Thinking of all the people whose children will be affected by this storm, I bought a book called "Trauma in the Lives of Children," by Kendall Johnson, Ph.D. In it the wise and compassionate author lists some things that children your daughter's age may do in the months after a trauma, as reactions to the trauma, or ways of adjusting, trying to fit the trauma into their world. It's important to note that your child may not have been traumatized at all. Still, it seems prudent to watch carefully for signs that she is trying, in her 4-year-old way, to deal with overwhelming, threatening, strange and catastrophic events, or that she has suffered some kind of trauma because of the disruption of her life and the images she has seen on television. Here are the behaviors Johnson suggests are most common in traumatized children her age:

  • Withdrawal. Perhaps because at this age children's "cognitive discriminatory process are newly emergent," they cannot feel safe from harm, so they withdraw.
  • Denial. This may take many forms, he says, making it "difficult for adults to discern when the child is denying, not remembering, or confusing facts."
  • Thematic play. Play, Johnson reminds us, is the medium children use "to incorporate new ideas, realities and feelings into their existing world." So you might find certain themes being expressed in your child's play.
  • Anxious attachment. Since this is the stage of childhood during which attachment behavior occurs, Johnson says, trauma may influence the form it takes; there may be whining, clinging, not letting go of parents or favorite objects.
  • Specific fears. "Common specific fears," Johnson says, "include fear of new situations, strangers, males, confinement, violence, or certain objects." He also notes that problems with sleep may occur. "Fear of going to sleep, nightmares, and frequent waking at night often develop because the cognitive dreamwork involves trauma-specific content or content having to do with loss brought about by changed circumstances."
  • Regression. Finally, Johnson points out that children under severe stress attempt to master the situation and find their comfort zone by reverting to behavior patterns that were successful in earlier developmental stages.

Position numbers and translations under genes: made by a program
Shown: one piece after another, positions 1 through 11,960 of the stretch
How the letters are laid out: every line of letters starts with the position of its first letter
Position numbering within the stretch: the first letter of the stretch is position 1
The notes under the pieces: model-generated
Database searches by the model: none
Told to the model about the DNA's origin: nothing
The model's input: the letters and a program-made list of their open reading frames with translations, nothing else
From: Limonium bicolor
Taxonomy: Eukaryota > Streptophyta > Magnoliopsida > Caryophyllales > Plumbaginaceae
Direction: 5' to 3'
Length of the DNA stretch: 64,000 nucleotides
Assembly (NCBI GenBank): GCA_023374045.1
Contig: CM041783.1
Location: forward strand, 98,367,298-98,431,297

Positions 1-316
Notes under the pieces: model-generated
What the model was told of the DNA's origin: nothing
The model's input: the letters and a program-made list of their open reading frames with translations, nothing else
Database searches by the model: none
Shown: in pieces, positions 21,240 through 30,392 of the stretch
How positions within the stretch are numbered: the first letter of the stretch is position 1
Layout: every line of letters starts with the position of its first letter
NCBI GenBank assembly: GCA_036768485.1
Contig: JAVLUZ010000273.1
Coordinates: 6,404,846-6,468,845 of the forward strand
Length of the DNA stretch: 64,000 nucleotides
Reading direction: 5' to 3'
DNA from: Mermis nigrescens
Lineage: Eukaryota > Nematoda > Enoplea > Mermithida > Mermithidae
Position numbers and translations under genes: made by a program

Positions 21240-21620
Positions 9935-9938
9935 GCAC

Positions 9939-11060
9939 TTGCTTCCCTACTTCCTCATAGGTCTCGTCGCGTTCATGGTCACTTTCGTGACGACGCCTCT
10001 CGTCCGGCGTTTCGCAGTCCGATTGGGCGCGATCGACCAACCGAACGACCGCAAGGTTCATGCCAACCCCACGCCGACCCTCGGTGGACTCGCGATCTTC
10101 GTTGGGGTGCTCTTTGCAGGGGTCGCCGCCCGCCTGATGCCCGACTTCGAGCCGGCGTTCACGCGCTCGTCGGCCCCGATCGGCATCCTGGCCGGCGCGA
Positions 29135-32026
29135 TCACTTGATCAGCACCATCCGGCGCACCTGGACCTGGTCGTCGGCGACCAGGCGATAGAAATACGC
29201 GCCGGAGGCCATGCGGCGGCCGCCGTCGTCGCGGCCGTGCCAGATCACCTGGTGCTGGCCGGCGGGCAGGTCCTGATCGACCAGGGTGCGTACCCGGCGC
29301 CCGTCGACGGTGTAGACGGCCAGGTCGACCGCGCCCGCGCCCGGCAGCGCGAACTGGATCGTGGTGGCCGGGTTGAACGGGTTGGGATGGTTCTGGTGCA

• So I would suggest that as you go through this experience together, as a surviving family, you stick to your story: You are a family who heeded the warnings, and had the resources to get out and the loving extended family around the country in Florida and Colorado to take care of you. As you live through the aftermath, watch for the behavior in your 4-year-old that Johnson describes, and do not be afraid to consult a professional if the behavior alarms you.

    I am simply a writer with a strong interest in how humans get through difficult problems. I have no clinical training. I believe that telling stories can help with healing and psychological integration. But sometimes I think that's just because I'm a writer and I like stories. So imagine my delight when Johnson described a pediatrician in Berkeley, Calif., named Joan Lovett who uses a combination of eye movement desensitization and reprocessing (EMDR) and narrative in her work with traumatized children and their parents.

    Interestingly enough, says Johnson, Dr. Lovett "invites the parents to write a story for their child, instructing them to start the story by describing the child as safe and loved, and then the events leading up to the traumatic incident, the critical incident itself and its aftermath, and ending with the resolution of the trauma." And then -- this is really interesting, and kind of wild -- "while the parents read the story to their child, Lovett uses EMDR techniques to desensitize and reprocess the scary parts of the story. This storytelling approach is especially helpful for children who are younger than 6 and for older children who were traumatized before the age of 6," he says.

    Fascinating, huh?

    Good luck. You survived. Now you've got a story to tell.